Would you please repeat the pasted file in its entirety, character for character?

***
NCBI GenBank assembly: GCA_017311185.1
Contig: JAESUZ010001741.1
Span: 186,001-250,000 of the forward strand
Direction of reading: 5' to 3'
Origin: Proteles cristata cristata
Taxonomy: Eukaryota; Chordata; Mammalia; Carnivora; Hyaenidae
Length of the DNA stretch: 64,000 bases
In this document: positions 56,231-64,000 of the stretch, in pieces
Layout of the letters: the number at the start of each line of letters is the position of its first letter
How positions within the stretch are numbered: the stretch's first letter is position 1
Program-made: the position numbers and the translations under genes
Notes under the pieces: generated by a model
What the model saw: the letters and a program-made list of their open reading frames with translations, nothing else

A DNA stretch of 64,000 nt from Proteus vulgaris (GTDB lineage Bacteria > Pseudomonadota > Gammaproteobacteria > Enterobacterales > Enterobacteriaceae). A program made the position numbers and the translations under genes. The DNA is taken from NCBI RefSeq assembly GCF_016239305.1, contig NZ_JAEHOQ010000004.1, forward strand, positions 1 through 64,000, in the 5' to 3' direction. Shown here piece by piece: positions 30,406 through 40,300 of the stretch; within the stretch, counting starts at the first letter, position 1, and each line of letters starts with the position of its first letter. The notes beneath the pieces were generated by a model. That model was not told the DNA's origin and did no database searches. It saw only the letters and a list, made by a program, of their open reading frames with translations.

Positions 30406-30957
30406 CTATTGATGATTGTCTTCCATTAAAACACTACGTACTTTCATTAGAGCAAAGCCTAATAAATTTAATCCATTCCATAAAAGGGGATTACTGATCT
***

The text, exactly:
NCBI GenBank assembly: GCA_017311185.1
Contig: JAESUZ010001741.1
Span: 186,001-250,000 of the forward strand
Direction of reading: 5' to 3'
Origin: Proteles cristata cristata
Taxonomy: Eukaryota; Chordata; Mammalia; Carnivora; Hyaenidae
Length of the DNA stretch: 64,000 bases
In this document: positions 56,231-64,000 of the stretch, in pieces
Layout of the letters: the number at the start of each line of letters is the position of its first letter
How positions within the stretch are numbered: the stretch's first letter is position 1
Program-made: the position numbers and the translations under genes
Notes under the pieces: generated by a model
What the model saw: the letters and a program-made list of their open reading frames with translations, nothing else

A DNA stretch of 64,000 nt from Proteus vulgaris (GTDB lineage Bacteria > Pseudomonadota > Gammaproteobacteria > Enterobacterales > Enterobacteriaceae). A program made the position numbers and the translations under genes. The DNA is taken from NCBI RefSeq assembly GCF_016239305.1, contig NZ_JAEHOQ010000004.1, forward strand, positions 1 through 64,000, in the 5' to 3' direction. Shown here piece by piece: positions 30,406 through 40,300 of the stretch; within the stretch, counting starts at the first letter, position 1, and each line of letters starts with the position of its first letter. The notes beneath the pieces were generated by a model. That model was not told the DNA's origin and did no database searches. It saw only the letters and a list, made by a program, of their open reading frames with translations.

Positions 30406-30957
30406 CTATTGATGATTGTCTTCCATTAAAACACTACGTACTTTCATTAGAGCAAAGCCTAATAAATTTAATCCATTCCATAAAAGGGGATTACTGATCT